What is domestic violence?
Domestic violence is an incident or pattern of incidents of controlling, coercive or threatening behaviour, violence or abuse between those aged 16 or over who are or have been intimate partners or family members. The abuse can be physical, sexual, emotional, psychological or financial. Domestic violence is overwhelmingly experienced by women and perpetrated by men.
How are the cuts affecting specialist domestic violence services and victims/survivors?
Domestic violence support services and refuges are continuing to face on-going cuts or threats of closure, as local authorities are failing to prioritise specialist services while attempting to mitigate budget cuts enforced by central government. Contracts for funding are being tendered, meaning that specialist voluntary services are forced to bid for the same funding as public and private sector services, despite scarcely having the time or staff available to do so. Funding contracts are only awarded on a short-term basis, leaving services under regular threat of imminent funding loss and closure.
Austerity is also making it harder for women to find safety from domestic violence in other ways. Cuts to benefits are making women poorer which makes it harder for them to leave abusive partners. A lack of social housing means that women often literally have nowhere to go. Policies such as the benefit cap and cuts to benefits such as tax credits are disproportionately affecting single parents – such as mothers who have fled domestic violence. European Economic Area (EEA) migrants have encountered heavy restrictions on their entitlement to housing benefit and Job Seekers’ Allowance (JSA), making it harder for them to access refuge spaces or to live safely and independently. Cuts to legal aid have meant that survivors who are unable to provide the high level of evidence of the abuse required in order to be eligible for legal aid may have to directly face their abusers in court because they are unable to afford legal representation.
All of these issues have created harmful barriers for women who wish to escape abuse, with destitution and homelessness increasingly seeming like the most realistic alternative to staying in an abusive relationship. These policies have unequivocally increased the risk faced by victims of domestic violence.
Why do we need specialist domestic violence services?
2 women a week are murdered by a current or ex partner in England and Wales. Domestic violence is complex and can potentially be fatal. We need specialist services with specially trained workers to support survivors, especially survivors who are at high risk of significant harm from the person who is abusing them. Some local authorities are trying to replace specialist services with cheaper, generic services – for example providing generic supported housing rather than a specialist refuge for women experiencing domestic violence who need safe accomodation. This completely misunderstands how complex and dangerous domestic violence can be – women leaving abusive relationships are not just homeless, but have a range of support needs that can only be met by specially trained workers.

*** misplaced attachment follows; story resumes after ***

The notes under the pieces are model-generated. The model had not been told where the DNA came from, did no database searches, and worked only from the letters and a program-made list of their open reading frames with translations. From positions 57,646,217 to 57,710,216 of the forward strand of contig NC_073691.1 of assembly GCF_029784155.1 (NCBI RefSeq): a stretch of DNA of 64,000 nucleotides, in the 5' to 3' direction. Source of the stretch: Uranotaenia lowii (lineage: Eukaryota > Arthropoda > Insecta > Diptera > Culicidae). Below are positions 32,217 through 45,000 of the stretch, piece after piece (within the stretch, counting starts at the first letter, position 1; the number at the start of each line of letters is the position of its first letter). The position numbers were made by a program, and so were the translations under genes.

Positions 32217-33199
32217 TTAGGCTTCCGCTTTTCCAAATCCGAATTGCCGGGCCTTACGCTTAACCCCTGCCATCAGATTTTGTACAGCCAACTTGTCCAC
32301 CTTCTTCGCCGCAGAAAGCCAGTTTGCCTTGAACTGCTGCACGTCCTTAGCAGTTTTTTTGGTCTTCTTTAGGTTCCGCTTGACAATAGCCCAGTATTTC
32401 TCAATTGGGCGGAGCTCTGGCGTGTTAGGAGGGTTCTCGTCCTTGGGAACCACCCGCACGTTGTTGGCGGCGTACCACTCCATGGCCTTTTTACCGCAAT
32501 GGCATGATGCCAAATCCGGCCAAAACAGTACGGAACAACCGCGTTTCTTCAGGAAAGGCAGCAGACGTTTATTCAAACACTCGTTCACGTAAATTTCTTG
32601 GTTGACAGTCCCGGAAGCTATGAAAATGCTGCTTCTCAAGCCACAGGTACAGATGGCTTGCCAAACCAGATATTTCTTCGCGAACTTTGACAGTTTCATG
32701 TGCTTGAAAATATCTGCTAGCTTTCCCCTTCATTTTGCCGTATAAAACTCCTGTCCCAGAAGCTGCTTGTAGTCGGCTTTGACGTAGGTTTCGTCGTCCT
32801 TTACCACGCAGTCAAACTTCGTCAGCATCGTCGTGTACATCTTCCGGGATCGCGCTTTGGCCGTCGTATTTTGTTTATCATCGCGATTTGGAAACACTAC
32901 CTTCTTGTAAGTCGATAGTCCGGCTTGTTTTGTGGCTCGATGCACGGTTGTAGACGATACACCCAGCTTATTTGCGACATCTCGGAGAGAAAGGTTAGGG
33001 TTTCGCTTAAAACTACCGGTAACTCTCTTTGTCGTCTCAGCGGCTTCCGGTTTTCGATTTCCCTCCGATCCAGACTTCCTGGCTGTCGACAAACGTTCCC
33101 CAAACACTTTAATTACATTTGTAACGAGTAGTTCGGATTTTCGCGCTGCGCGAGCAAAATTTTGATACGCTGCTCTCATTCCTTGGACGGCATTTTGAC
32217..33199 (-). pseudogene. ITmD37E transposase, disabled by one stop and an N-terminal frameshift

Different women have different needs, and specialist services such as those for black and ethnic minority women, LGBTQ+ people and women with disabilities are essential to meet these needs. There is no ‘one size fits all’ solution, and smaller organisations with specialist expertise in supporting specific groups of women are vital. However, as local authorities try save money, these services are often being subsumed into larger generic support contracts or disappearing altogether.
What can the government do?
The government must ringfence budgets for specialist domestic violence services at a national level to ensure secure, long term funding for all services in the UK. They must stop the cuts in money given by central to local government which are forcing local authorities to cut essential services. They must stop cuts to essential services like social housing, benefits and legal aid, which are making it even harder for survivors to leave abusive relationships. They must give all women equal access to safe accomodation by changing immigration rules that currently leave migrant women without access to these life saving services.
What can the local authorities do?
Local authorities must recognise that specialist domestic violence services are essential services that must be protected. They must stop making cuts to these services, and stop placing cost before quality and expertise in commissioning processes. They must fully meet the demands of their communities by recognising that different women have different needs and need specialist services to meet these needs.